Three teams of students from Missouri S&T will pitch their ideas in a “shark tank” style competition at the University of Missouri System’s Entrepreneur Quest (EQ) program this April.
The teams will compete against each other, and the top three finalists from the other UM System campuses during the EQ final rounds that will take place in conjunction with the system’s Entrepreneurial Educator Summit on Friday, April 5, in Columbia. The competition will award $15,000 for first place, $10,000 for second and $5,000 for third place.
Missouri S&T’s three teams advance to the systemwide competition after earning high finishes in several rounds of campus-level competitions and reviews.
Missouri S&T’s first place team from the campuswide March competition is “Safehouse” by Yanshuo Zhang, a junior in mechanical engineering from St. Louis, and Erik Lee, a junior in computer science from Chesterfield, Missouri. Safehouse focuses on creating semi-permanent portable shelters for displaced peoples. By using high-grade plastic polymers, the team would create shelters that are adaptable to irregular terrain and can be assembled in a few hours.
“We hope to design more models in the future to aid the homeless and those displaced by natural disasters,” says Lee. “Safehouse was founded on the belief that the development of technology should benefit all peoples, even those who seem worlds apart.”
The “CrunchPillow,” designed by Yasser Darwish, a Ph.D. student in civil engineering, under the guidance of Dr. Mohamed ElGawady, Benavides Faculty Scholar and Professor of Civil Engineering took second at S&T and will compete in Columbia in April. Darwish says the CrunchPillow aims to “make vehicle crashes as soft as a pillow.” The team developed new bumper panels that can dissipate high levels of impact energy by changing from one shape to another, so when a vehicle is involved in a crash, the panel will dissipate the impact energy protecting both cars.
“The larger scale panels could be used as an impact protection system for bridge structures on the highways and main roads,” says Darwish. “Whenever you have a collision between an over-sized truck and bridge structures, the panels will be compressed and dissipate large portion of the impact energy and protect both the truck driver and bridge structure.”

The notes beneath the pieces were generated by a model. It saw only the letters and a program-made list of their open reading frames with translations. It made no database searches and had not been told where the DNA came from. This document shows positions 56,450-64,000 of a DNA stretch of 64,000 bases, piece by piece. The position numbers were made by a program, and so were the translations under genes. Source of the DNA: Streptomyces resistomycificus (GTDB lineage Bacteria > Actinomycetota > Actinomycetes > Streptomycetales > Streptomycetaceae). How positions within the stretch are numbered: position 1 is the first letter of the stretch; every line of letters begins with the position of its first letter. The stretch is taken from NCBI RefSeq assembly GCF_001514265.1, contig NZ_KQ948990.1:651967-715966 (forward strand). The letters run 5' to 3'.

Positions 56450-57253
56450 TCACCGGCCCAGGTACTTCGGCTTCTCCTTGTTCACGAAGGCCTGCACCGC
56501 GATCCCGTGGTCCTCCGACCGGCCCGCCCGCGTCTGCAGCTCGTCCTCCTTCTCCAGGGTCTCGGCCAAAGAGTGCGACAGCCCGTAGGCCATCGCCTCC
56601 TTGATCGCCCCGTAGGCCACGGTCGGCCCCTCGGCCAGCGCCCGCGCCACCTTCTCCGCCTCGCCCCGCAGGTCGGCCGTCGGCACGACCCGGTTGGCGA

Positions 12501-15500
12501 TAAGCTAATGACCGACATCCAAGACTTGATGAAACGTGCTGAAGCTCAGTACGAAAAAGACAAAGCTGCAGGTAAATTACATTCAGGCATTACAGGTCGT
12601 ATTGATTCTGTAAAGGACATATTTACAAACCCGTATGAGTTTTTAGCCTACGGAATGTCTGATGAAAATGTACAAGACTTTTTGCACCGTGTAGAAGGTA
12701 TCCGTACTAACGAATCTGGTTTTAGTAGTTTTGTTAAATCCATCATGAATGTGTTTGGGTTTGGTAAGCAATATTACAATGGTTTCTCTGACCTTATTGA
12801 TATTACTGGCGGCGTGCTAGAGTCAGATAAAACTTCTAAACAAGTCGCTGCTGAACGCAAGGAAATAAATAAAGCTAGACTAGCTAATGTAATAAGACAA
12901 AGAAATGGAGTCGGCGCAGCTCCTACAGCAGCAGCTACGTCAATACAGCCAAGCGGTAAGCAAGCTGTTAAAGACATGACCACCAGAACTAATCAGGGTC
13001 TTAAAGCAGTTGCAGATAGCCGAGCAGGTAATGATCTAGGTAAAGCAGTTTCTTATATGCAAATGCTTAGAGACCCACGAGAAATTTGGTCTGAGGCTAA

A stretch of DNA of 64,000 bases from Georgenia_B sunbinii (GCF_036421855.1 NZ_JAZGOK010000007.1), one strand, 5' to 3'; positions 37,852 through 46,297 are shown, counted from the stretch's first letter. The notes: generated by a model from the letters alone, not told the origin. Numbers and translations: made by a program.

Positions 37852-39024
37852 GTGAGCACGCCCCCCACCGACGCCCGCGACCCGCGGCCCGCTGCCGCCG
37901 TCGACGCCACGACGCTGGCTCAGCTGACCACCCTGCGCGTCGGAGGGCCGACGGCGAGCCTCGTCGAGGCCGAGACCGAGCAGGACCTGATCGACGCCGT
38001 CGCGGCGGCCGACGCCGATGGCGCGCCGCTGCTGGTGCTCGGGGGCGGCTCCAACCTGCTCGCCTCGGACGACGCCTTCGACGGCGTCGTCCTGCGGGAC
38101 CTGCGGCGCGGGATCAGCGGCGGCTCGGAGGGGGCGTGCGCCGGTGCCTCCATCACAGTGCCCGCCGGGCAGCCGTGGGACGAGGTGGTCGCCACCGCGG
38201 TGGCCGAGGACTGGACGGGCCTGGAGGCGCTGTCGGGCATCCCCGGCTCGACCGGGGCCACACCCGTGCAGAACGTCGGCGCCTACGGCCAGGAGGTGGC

The third-place team to represent Missouri S&T is “Bionic Bowel” by Vanessa Mahan, a junior in biological sciences from Kansas City, Missouri, and Catherine Pollman, a senior in biological sciences from Waynesville, Missouri. By combining their biology studies with some ceramic engineering ideas, the two have worked to use bioactive glass as a way to potentially change the pH level in the body of a Crohn’s disease sufferer. By including the biomaterial in an oral medicine that dissolves and prevents scar tissue, the two realized that they could implant the glass in the human body via a pill to repair the damaged area.
“I’ve noticed that different disciplines in the university talking to each other more often allows them to solve problems from a different angle and consider a combined solution,” says Pollman. “This project has shown me that the research we do can directly impact the lives and wellbeing of people who are hurting. We have the ability to help them to live normal lives and enjoy the world around them, and that is such an incredible opportunity and privilege.”
EQ teams come from a wide variety of academic programs in science, technology, engineering and math and represent students at both the undergraduate and graduate level. Recruiting for 2019-20 EQ will start in mid-April.
For further information, contact Misty House, campus coordinator for both the EQ program and the National Science Foundation I-Corps Site program, at firstname.lastname@example.org or 573-341-4541.
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